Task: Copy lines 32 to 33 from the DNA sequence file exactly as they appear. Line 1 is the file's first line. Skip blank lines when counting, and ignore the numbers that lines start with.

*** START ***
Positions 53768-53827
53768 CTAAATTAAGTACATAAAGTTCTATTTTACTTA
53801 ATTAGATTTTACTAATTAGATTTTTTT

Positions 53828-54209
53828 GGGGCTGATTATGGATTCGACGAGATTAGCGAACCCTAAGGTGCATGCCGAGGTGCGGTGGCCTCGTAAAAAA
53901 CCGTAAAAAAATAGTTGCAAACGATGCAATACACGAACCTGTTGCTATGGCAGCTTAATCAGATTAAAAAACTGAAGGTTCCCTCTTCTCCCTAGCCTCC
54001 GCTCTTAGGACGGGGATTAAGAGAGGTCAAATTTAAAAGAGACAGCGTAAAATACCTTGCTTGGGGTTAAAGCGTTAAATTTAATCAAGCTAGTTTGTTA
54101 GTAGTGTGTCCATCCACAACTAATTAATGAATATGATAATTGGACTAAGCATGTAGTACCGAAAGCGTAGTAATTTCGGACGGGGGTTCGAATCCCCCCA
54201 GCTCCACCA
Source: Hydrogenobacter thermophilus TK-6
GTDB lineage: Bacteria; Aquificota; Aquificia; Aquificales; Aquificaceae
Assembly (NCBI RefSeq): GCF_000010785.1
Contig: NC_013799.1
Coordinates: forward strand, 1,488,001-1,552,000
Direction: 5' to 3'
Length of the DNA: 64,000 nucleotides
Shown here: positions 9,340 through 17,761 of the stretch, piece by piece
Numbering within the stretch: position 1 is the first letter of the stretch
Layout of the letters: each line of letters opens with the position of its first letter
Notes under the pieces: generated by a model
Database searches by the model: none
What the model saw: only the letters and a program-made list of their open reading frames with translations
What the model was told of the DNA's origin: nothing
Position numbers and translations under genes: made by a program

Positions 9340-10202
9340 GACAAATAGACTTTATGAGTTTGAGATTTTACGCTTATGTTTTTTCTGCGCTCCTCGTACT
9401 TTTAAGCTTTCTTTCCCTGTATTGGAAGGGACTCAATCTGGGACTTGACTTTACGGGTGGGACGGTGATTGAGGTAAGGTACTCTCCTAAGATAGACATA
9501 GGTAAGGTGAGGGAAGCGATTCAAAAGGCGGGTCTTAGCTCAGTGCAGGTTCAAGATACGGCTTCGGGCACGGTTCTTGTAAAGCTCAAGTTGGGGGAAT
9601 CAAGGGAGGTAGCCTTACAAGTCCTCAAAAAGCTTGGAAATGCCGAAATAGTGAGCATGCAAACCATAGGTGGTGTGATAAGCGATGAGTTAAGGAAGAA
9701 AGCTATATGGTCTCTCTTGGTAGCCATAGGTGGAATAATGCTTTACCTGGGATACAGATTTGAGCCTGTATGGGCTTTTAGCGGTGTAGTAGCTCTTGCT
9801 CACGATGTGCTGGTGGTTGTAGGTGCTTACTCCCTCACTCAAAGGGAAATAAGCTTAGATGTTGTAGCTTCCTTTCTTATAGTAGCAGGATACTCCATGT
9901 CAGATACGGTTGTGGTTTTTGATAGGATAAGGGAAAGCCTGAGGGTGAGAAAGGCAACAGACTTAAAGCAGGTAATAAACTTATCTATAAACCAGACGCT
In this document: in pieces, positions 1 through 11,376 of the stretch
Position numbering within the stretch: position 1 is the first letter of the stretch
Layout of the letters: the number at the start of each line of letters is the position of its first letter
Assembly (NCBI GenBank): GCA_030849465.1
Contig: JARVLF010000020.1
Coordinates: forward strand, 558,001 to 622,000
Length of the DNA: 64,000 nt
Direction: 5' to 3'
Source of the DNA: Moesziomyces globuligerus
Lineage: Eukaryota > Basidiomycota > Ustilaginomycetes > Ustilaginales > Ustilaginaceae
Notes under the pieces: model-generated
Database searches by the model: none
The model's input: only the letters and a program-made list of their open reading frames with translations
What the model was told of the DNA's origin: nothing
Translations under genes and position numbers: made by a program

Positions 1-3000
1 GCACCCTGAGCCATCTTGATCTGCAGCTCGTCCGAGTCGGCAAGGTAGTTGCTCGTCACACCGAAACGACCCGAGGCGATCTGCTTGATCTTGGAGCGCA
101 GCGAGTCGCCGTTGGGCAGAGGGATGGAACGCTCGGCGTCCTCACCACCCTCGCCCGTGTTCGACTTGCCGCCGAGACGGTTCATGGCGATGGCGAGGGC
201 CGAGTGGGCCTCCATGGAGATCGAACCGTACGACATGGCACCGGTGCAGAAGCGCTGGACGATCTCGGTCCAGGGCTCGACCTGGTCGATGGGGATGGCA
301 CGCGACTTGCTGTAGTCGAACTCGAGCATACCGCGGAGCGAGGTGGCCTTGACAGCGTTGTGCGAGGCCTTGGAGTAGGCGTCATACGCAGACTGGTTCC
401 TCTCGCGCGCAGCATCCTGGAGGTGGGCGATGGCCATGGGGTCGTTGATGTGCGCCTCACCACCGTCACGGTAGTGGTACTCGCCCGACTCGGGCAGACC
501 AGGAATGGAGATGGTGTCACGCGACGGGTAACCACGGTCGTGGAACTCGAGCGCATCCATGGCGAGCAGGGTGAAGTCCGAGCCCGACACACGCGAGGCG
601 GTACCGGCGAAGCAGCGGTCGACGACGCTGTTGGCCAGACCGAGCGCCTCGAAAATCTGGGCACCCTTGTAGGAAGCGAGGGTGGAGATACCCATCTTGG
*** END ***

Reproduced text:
9901 CAGATACGGTTGTGGTTTTTGATAGGATAAGGGAAAGCCTGAGGGTGAGAAAGGCAACAGACTTAAAGCAGGTAATAAACTTATCTATAAACCAGACGCT
In this document: in pieces, positions 1 through 11,376 of the stretch